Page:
- 1Originally completed in 1931, the Empire State Building (which takes its name from the nickname of New York State) was, for a long time, the world's tallest building. It was surpassed in 1972 by the World Trade Center. It has 102 stories and stands at 1,250 feet (1,454 if you include the antenna spire.)
- 2Located on the Brazilian-Paraguayan border, the Itaipu Dam was fully constructed in 1983 and provides hyro-electricity with the Parana River. It's the largest hyroelectric facility in the world, reaching heights of a 65 story building and has enough steel to construct 380 Eiffel Towers. It's one of the most expensive objects ever built, providing 17.3% of all of Brazil's energy consumption and 72.5% of Paraguay's.
- 3The CN Tower of Downtown Toronto, Canada, serves as both a communications and observation tower. It stands at 553 meters (or about 1,815 feet), and was the world's tallest free-standing structure and world's tallest tower when it was completed in 1976. The name "CN" originally stood for Canadian National, the railway company that helped sponsor the tower. Today, it is sometimes referred to as "The Canadian National Tower" or "Canada's National Tower."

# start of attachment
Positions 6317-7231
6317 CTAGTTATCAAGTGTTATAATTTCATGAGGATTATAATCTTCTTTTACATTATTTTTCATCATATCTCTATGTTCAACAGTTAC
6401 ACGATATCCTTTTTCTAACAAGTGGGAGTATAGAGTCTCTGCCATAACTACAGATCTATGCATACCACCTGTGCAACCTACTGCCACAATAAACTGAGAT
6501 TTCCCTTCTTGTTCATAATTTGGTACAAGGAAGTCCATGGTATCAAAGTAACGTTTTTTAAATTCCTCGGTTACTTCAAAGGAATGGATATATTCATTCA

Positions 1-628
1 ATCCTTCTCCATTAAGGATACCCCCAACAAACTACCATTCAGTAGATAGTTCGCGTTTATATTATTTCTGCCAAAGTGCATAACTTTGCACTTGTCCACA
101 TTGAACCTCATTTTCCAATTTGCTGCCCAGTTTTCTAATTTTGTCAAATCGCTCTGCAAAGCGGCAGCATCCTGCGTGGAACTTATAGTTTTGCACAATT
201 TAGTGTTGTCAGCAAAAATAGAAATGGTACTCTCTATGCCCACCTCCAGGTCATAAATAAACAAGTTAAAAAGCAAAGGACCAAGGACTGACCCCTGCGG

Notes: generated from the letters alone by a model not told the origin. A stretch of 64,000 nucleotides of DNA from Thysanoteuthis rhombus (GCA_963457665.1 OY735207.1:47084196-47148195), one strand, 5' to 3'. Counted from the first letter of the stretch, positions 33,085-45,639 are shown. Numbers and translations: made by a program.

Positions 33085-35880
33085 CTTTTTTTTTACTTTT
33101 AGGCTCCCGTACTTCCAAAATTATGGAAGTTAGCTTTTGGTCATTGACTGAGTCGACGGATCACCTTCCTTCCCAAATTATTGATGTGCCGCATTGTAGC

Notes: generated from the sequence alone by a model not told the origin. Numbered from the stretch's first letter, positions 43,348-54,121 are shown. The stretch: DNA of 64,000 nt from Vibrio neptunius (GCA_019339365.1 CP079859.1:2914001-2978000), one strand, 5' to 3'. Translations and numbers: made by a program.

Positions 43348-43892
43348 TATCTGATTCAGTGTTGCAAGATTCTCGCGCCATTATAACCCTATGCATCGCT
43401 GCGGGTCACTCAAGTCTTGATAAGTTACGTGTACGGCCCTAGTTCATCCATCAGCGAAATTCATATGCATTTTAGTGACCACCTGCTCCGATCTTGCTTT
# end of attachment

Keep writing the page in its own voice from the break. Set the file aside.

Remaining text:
- 4The canal is a 51-mile man-made waterway connecting the Pacific Ocean to the Caribbean Sea and the Atlantic Ocean, cutting through the Isthmus of Panama. Since its completion in 1914, it has been an important route for international trade, as it eliminated the need for ships to sail around Cape Horn below South America to travel between the two oceans. Construction of the Canal took over 30 years and remains one of the most complex and significant engineering projects ever attempted.
- 5The Channel Tunnel (sometimes shorted as the "Chunnel") is an undersea railway connecting the United Kingdom with France. The tunnel, which opened in 1994, runs beneath the English Channel at the Strait of Dover. At its lowest point, it is about 250 feet deep. The Channel Tunnel contains the longest undersea tunnel segment in the world.
North Sea Protection WorksA massive hydraulic engineering project undertaken by the Netherlands is collectively known as the "North Sea Protection Works," though it's really made up of two separate manmade systems of dams and water drainage – the Zuiderzee Works and the Delta works. The projects involved damming large, shallow inlets of the North Sea and thus, reclaiming land that would otherwise be underwater and unusable. The land is currently used for flood protection and agriculture.
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